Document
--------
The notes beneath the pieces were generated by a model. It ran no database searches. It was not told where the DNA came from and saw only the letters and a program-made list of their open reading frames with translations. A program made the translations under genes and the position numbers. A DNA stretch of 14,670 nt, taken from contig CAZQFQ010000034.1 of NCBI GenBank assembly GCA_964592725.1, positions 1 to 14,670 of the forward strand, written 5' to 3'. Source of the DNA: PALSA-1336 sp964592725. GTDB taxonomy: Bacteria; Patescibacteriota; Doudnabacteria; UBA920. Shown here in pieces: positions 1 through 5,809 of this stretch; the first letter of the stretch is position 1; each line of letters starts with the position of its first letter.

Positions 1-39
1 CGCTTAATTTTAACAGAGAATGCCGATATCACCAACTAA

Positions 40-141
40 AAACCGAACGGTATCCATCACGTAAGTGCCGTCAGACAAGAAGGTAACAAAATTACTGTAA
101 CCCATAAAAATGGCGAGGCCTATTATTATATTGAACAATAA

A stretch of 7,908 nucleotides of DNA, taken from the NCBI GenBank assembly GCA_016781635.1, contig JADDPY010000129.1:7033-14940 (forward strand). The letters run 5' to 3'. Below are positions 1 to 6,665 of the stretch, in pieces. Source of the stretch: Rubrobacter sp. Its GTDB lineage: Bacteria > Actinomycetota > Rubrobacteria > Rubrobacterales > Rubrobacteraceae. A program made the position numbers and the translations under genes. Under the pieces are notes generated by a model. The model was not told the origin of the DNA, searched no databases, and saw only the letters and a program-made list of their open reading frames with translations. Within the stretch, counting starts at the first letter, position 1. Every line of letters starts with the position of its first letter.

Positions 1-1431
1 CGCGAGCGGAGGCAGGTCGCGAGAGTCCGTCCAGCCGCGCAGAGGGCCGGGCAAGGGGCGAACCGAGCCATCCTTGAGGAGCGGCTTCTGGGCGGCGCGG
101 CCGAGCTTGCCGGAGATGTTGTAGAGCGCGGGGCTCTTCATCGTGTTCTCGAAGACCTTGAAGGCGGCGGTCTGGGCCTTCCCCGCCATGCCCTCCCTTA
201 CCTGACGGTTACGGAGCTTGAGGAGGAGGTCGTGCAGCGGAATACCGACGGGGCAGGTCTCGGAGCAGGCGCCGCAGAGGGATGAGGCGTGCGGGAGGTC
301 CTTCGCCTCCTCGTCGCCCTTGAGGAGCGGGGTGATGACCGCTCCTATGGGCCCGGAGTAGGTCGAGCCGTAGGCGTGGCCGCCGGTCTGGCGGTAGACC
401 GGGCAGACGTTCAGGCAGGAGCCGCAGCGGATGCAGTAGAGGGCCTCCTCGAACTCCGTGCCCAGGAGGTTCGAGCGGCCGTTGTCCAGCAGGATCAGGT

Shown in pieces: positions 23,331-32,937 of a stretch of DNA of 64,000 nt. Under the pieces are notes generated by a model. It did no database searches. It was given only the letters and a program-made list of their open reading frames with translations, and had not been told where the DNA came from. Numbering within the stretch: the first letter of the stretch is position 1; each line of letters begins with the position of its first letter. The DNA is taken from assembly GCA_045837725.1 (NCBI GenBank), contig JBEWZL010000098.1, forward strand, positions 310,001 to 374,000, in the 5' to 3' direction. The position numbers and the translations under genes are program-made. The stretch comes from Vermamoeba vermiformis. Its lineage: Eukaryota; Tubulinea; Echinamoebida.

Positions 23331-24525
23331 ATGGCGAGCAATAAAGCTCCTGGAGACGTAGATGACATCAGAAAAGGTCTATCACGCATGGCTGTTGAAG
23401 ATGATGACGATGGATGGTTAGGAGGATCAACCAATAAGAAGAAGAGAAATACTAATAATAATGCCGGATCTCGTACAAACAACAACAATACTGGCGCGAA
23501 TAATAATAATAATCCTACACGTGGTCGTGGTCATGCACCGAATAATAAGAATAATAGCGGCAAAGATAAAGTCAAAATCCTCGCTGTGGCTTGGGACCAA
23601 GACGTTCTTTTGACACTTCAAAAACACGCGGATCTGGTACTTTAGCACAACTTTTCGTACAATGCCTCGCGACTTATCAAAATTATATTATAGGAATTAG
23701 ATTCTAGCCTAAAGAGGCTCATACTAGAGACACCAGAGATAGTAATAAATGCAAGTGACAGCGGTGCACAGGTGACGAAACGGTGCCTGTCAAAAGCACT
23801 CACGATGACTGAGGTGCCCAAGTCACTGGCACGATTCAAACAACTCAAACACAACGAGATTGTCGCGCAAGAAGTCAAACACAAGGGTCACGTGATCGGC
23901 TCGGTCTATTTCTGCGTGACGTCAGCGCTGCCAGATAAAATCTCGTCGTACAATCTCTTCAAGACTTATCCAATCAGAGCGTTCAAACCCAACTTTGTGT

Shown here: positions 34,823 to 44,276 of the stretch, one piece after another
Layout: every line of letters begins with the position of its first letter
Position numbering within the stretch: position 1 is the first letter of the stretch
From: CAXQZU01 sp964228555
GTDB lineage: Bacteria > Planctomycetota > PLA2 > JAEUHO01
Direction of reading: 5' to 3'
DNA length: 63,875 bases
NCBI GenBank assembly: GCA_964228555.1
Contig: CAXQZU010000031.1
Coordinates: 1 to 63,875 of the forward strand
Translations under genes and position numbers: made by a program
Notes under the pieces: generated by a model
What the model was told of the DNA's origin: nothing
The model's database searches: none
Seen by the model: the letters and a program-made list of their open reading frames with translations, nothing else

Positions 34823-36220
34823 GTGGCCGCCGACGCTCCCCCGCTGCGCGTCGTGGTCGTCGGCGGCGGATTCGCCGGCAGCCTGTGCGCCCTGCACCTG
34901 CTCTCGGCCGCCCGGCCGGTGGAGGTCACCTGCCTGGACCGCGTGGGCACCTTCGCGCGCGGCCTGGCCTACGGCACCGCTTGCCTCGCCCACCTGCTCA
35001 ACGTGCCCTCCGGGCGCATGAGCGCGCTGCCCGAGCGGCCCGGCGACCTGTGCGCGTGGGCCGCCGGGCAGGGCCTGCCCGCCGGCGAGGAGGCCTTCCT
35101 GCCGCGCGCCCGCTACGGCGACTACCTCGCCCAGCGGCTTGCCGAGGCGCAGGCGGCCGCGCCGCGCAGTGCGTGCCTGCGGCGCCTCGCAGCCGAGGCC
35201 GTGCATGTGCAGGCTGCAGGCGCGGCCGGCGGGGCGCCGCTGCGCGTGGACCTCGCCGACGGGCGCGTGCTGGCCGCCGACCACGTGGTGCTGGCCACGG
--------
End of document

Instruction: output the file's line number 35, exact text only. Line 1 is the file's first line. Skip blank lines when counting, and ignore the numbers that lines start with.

What the model was told of the DNA's origin: nothing